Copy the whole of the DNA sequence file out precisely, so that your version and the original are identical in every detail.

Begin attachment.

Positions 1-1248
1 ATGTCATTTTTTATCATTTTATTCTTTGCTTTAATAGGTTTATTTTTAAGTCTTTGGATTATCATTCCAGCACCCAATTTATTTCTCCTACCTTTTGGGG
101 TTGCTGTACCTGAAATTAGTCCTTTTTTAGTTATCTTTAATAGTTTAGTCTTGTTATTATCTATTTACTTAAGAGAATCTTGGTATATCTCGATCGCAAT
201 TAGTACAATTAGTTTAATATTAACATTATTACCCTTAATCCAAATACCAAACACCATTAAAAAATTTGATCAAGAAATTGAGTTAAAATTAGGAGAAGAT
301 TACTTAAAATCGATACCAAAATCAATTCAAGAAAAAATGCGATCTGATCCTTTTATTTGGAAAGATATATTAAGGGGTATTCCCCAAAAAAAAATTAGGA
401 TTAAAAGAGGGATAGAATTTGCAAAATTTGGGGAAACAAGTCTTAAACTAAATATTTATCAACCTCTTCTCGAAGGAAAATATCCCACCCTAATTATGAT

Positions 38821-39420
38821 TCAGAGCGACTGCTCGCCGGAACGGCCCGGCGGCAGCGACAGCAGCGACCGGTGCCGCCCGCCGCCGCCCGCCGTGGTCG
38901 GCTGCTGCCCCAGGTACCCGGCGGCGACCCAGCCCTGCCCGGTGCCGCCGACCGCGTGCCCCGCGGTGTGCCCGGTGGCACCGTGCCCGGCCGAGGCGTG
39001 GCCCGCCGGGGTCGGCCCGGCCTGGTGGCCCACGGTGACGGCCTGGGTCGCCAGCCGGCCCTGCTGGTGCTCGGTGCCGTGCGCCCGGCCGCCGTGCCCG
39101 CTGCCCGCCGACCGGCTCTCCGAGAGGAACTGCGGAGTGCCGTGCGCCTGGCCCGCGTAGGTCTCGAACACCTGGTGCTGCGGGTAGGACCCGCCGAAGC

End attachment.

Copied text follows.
Positions 1-1248
1 ATGTCATTTTTTATCATTTTATTCTTTGCTTTAATAGGTTTATTTTTAAGTCTTTGGATTATCATTCCAGCACCCAATTTATTTCTCCTACCTTTTGGGG
101 TTGCTGTACCTGAAATTAGTCCTTTTTTAGTTATCTTTAATAGTTTAGTCTTGTTATTATCTATTTACTTAAGAGAATCTTGGTATATCTCGATCGCAAT
201 TAGTACAATTAGTTTAATATTAACATTATTACCCTTAATCCAAATACCAAACACCATTAAAAAATTTGATCAAGAAATTGAGTTAAAATTAGGAGAAGAT
301 TACTTAAAATCGATACCAAAATCAATTCAAGAAAAAATGCGATCTGATCCTTTTATTTGGAAAGATATATTAAGGGGTATTCCCCAAAAAAAAATTAGGA
401 TTAAAAGAGGGATAGAATTTGCAAAATTTGGGGAAACAAGTCTTAAACTAAATATTTATCAACCTCTTCTCGAAGGAAAATATCCCACCCTAATTATGAT

Positions 38821-39420
38821 TCAGAGCGACTGCTCGCCGGAACGGCCCGGCGGCAGCGACAGCAGCGACCGGTGCCGCCCGCCGCCGCCCGCCGTGGTCG
38901 GCTGCTGCCCCAGGTACCCGGCGGCGACCCAGCCCTGCCCGGTGCCGCCGACCGCGTGCCCCGCGGTGTGCCCGGTGGCACCGTGCCCGGCCGAGGCGTG
39001 GCCCGCCGGGGTCGGCCCGGCCTGGTGGCCCACGGTGACGGCCTGGGTCGCCAGCCGGCCCTGCTGGTGCTCGGTGCCGTGCGCCCGGCCGCCGTGCCCG
39101 CTGCCCGCCGACCGGCTCTCCGAGAGGAACTGCGGAGTGCCGTGCGCCTGGCCCGCGTAGGTCTCGAACACCTGGTGCTGCGGGTAGGACCCGCCGAAGC